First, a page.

Back during the war, Hamila had rescued Elizabeth from prison so now Elizabeth doesn’t hesitate but heads for Yemen and her friend. Enroute, she meets a man on the plane but he doesn’t offer her a ride to the hotel, even after the conversation and flirting that went before. It’s late and no time to worry about it. It is strange though that Hamila didn’t send a driver or come to the airport herself.

Still, it’s good to be back in Yemen. Elizabeth fell in love with the country during her first visit, in spite of the SCUD missiles and shooting. She’s remembered and welcomed at the hotel and once in her room, visited by a pregnant calico cat who she calls Mrs. Weston—Elizabeth is a Jane Austen fan.


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Tracking down Hamila isn’t easy. The office is closed and padlocked, her phone call cut short. All she can do is wait. To keep busy, Elizabeth walks through the town, takes photos and writes background pieces for the newspaper.

Michael, the flirting man from the plane, and Richard (he barely spoke enroute), are both at the same hotel. Elizabeth has lunch with Michael at Nello’s an Italian restaurant she discovered during her first visit. It seems everywhere she goes, she runs into Richard as well.

When Michael’s body is found in his hotel room, stabbed with a traditional sword, it’s a shock. Richard was seen near the room. Michael had mysterious meetings. The police suspect Elizabeth as her room is down the hall and she’d been seen with him. Then there are the two men who follow her wherever she goes—friend or foe?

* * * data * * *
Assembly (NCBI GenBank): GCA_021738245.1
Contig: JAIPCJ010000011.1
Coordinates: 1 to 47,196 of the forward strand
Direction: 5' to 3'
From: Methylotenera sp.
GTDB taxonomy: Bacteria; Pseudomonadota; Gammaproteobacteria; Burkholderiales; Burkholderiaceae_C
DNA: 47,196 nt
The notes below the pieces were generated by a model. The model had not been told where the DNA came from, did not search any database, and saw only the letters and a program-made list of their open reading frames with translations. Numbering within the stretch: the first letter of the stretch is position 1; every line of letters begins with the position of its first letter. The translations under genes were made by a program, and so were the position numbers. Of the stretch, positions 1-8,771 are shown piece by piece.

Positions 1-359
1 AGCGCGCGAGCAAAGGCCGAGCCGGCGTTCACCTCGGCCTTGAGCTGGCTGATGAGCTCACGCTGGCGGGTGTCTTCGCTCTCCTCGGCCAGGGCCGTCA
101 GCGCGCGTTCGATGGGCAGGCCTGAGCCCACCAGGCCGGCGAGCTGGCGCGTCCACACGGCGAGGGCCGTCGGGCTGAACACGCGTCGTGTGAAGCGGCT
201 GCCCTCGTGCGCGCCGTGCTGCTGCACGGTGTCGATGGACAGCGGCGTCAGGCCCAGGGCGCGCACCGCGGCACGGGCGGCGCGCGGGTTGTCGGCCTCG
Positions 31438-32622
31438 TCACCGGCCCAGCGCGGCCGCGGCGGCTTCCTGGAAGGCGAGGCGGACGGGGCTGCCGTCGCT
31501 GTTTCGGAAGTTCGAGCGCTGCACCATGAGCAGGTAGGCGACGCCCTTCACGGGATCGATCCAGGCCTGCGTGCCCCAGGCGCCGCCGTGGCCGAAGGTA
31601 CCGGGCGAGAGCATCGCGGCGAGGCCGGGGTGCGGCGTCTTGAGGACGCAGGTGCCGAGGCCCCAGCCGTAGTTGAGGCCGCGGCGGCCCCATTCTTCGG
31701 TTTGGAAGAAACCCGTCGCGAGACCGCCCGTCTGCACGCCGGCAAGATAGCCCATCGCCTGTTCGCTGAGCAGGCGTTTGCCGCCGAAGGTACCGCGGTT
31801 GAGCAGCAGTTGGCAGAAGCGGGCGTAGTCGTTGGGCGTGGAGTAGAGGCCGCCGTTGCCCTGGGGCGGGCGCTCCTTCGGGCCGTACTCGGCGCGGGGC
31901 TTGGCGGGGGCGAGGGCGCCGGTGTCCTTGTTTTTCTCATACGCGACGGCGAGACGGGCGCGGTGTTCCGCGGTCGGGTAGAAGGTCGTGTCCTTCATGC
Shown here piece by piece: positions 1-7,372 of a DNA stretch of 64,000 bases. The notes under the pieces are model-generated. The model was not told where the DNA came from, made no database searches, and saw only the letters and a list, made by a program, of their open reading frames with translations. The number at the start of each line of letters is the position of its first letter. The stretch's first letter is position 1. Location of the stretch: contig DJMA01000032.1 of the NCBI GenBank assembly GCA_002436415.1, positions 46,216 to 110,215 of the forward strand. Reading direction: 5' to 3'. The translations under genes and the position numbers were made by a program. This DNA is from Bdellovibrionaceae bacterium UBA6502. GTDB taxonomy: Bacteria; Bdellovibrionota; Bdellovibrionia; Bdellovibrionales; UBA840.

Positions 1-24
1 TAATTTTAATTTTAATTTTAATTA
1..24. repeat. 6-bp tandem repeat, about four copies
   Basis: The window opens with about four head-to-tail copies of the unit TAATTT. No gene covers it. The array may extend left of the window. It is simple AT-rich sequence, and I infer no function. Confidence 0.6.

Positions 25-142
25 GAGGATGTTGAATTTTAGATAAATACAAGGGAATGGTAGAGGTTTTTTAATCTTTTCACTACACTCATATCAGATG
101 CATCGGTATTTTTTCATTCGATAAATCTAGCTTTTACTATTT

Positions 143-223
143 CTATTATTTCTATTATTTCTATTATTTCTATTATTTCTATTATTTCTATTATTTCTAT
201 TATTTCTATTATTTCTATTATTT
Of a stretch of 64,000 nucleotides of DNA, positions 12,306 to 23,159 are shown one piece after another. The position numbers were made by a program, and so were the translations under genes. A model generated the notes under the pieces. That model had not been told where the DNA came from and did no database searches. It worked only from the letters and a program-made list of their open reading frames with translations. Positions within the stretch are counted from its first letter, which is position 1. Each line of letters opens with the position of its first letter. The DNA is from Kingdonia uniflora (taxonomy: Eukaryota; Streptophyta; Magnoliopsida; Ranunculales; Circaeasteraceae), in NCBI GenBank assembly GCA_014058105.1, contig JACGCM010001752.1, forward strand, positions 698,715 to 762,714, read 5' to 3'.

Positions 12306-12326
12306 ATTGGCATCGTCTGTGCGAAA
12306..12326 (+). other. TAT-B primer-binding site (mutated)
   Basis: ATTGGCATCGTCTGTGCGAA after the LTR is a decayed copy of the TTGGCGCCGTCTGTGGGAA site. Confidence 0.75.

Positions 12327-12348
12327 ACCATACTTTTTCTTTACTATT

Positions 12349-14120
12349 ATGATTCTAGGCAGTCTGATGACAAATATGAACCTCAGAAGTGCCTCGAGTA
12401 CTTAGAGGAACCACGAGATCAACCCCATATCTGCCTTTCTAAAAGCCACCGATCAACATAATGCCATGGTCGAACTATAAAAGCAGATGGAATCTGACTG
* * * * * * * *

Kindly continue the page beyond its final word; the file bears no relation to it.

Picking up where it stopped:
When she is finally able to meet with Hamila, she is appalled to find out that Ali, Hamila’s younger brother, has joined what most would call a cult and some would say is a terrorist group. The family is desperate to bring him home. Elizabeth, as a foreigner, is able to move about the country more freely than a local woman who is not allowed to travel alone, look a man in the eyes, be dressed in less than the head-to-toe black or be touched by a man not in her immediate family.



Image source: Wildside Press

Her search for Ali, the truth behind Michael’s murder and the true identity of Richard, lead Elizabeth on a cross-country chase. Cryptic clues, old acquaintances, new friends all make for an exciting if nerve-wracking time. Hamila’s cousin, Ahmad, is able to help although he believes the women should sit at home and wait while men handle the situation.

Deadline Yemen gives the reader a fascinating look into another culture during a time when Bin Laden is just coming to power. Clinton is still in office and a reporter is basically on her own. Elizabeth is not sure she can even trust Embassy personnel.

It’s easy to see Hanson loves the country and knows the people. Her first book in the series is titled Deadline Istanbul. She is currently at work on book number three, Deadline Indonesia. Personally, I hope Richard is able to travel to Indonesia. There was more than a spark between he and Elizabeth. A little update on Mrs. Weston and her five kittens, left in care of the hotel and Nello, wouldn’t be amiss.

To enter to win a copy of Deadline Yemen, simply email KRL at krlcontests@gmail[dot]com by replacing the [dot] with a period, and with the subject line “Yemen,” or comment on this article. A winner will be chosen August 16, 2014. U.S. residents only.

Sandra Murphy lives in the shadow of the arch, in the land of blues, booze and shoes—St Louis, Missouri. While writing magazine articles to support her mystery book habit, she secretly polishes two mystery books of her own, hoping, someday, they will see the light of Barnes and Noble. You can also find several of Sandra's short stories on UnTreed Reads including Bananas Foster.